Already the 900 Chili’s restaurants have added an It’s Your Choice menu card featuring 14 selections that were created or modified for low-carb dieters. The card also mentions the chain’s Guiltless Grill items, which are low in fat and have been available since 1993. The card lists the carbohydrates and fiber of the low-carb items and gives the fat content of the Guiltless Grill items.

To come up with this dieter’s menu, “It was just a matter of selecting items that were already on the menu that would conform to a lower-carb diet,” Barnes says. In a few minor adjustments, Chili’s took away the tortillas for its knife and fork fajitas served over fresh vegetables. It took away the bun on its big mouth burgers and serves them with a side of fresh steamed vegetables.

Denny’s Corp., Spartanburg, S.C., also shifted a few things around on the menu and reformulated several of its items to make them low-carb or low-fat in its 1,700 restaurants. In mid-April it came out with a new national menu with a Carb-Watch and Fit Fare section, says Debbie Atkins, director of public relations. The items in both sections list carbohydrates, calories, fat and fiber content.


Other restaurants have taken bolder steps to offer low-carb or low-calorie choices to guests — which means more fruits and vegetables.

“The industry needs to take advantage of promoting fruits and vegetables as a way to achieve health and weight goals,” says Kathy Means, vice president of issues management for the Produce Marketing Association, Newark, Del.

“It’s been a tough time for certain commodities, but, overall, (produce) fits in diets after the two-week induction phase. If people are going to do (low-carb diets), ride the wave,” she says.

Ruby Tuesday Inc., Maryville, Tenn., is on that wave. In November, the 500-unit chain launched a Smart Eating initiative with 30 low-carb menu items. “Due to guest demand and the fact that more Americans are on a low-carb eating plan than ever before, we felt the time was right to adjust our menu to offer more choices for our guests,” says Terina Stewart, manager of organizational planning.

Besides placing a low-carb symbol next to the items on the menu, the restaurants display a Guide to Smart Eating on each table, which lists all of the restaurant’s low-carb items and explains the thinking behind low-carb diets. It encourages eating more fruits and vegetables.

Creamy mashed cauliflower is a popular new menu item as is the low-carb catch — broiled tilapia served with creamy mashed cauliflower and steamed broccoli, she says.

T.G.I. Friday’s Inc., owned by Carlson Restaurants Worldwide Inc., Minneapolis, is going the distance and formed a partnership with Atkins Nutritionals. The 800-unit chain’s research found that 19% of frequent restaurant patrons of casual dining restaurants are on the Atkins diet.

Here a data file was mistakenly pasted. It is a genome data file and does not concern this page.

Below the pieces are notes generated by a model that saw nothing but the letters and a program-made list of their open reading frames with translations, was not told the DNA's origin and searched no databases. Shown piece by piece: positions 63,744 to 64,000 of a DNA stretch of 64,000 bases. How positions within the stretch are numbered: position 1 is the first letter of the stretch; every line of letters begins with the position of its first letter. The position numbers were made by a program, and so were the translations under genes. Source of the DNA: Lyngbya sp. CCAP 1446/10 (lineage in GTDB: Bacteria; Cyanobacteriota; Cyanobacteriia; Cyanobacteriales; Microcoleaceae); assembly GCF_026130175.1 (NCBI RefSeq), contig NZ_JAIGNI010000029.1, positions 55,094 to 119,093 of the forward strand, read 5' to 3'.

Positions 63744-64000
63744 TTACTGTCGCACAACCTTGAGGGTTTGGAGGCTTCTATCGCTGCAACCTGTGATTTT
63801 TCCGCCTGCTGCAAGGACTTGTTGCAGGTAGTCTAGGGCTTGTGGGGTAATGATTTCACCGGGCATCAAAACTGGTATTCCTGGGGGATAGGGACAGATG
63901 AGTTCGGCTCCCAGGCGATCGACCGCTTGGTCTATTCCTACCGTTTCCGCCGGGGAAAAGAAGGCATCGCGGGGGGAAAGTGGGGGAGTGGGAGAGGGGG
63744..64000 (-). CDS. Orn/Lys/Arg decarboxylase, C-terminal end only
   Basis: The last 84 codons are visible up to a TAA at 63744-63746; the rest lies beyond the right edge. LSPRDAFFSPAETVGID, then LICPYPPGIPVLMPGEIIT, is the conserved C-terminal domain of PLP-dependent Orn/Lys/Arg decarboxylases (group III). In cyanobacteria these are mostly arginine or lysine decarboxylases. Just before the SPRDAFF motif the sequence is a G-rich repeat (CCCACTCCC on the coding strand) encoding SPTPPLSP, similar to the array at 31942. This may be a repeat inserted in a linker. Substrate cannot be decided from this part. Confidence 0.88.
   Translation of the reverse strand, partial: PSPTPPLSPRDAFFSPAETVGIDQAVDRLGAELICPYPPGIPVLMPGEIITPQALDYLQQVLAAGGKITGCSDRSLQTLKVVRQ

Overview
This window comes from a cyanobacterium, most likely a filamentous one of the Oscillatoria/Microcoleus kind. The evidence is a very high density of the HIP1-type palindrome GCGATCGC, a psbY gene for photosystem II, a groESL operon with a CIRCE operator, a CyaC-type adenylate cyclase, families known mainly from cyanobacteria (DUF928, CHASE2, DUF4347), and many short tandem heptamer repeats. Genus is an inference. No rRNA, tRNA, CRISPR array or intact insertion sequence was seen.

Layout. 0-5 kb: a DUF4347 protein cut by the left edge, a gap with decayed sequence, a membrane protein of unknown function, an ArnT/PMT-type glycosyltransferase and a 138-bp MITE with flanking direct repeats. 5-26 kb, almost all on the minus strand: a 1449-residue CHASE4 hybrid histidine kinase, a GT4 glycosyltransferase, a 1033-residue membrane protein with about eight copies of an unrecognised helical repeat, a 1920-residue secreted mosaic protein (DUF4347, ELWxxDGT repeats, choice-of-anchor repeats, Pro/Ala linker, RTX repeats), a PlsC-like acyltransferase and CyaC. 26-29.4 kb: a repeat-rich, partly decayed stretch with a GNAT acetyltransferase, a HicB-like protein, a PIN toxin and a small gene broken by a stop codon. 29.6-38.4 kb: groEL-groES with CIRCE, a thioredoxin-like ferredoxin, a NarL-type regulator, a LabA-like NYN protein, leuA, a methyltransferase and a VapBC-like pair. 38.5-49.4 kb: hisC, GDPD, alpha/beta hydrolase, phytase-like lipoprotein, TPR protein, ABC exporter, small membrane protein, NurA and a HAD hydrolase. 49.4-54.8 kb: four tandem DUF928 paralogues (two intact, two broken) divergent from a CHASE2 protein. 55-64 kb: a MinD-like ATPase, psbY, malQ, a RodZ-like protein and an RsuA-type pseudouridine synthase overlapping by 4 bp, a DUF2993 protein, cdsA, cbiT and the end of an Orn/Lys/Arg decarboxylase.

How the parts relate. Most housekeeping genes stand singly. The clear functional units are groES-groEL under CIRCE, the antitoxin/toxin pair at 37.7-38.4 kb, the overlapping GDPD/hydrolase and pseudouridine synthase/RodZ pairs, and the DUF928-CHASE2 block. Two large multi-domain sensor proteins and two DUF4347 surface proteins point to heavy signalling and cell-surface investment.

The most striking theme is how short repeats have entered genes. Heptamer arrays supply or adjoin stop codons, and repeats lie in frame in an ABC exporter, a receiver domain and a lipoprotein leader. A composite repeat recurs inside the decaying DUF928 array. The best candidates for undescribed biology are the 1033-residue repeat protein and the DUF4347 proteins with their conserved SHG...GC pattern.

T.G.I.’s culinary team spent several months working with the Atkins nutritional team to develop new menu items, which are identified with an Atkins symbol and net carbs listed on the menu. A menu insert features the nine Atkins-approved items.

In its partnership with Weight Watchers, 1,600-unit Applebee’s International Inc., with headquarters in Overland Park, Kan, sections off part of its menu with 11 Weight Watchers items that list the points each item is worth on the diet’s point system.

Unlike T.G.I. Friday’s, the Applebee’s menu lists the calories, fat and fiber content of the highlighted items. By the end of April, Ruby Tuesday restaurants was to list calories, fat, carbohydrate and fiber amounts on all of its main menu items.


Granted, you don’t have to list calories — or any nutrition information on the menu. But that could change.

In November, Senate and House bills were introduced that would require nutritional information be displayed on menu boards and printed on menus at chain restaurants and vending machines. So far, the House and Senate bills have not been acted upon.

“If we have to put that information on the menu for every entree, the print will have to be small or we’ll have a book for a menu,” says Gene Harris, purchasing manager for Denny’s.

Eating out should be fun. You shouldn’t have to wade through calorie, sodium and fat statistics, he says. Rather, he believes restaurants should have a brochure available for customers who want that information.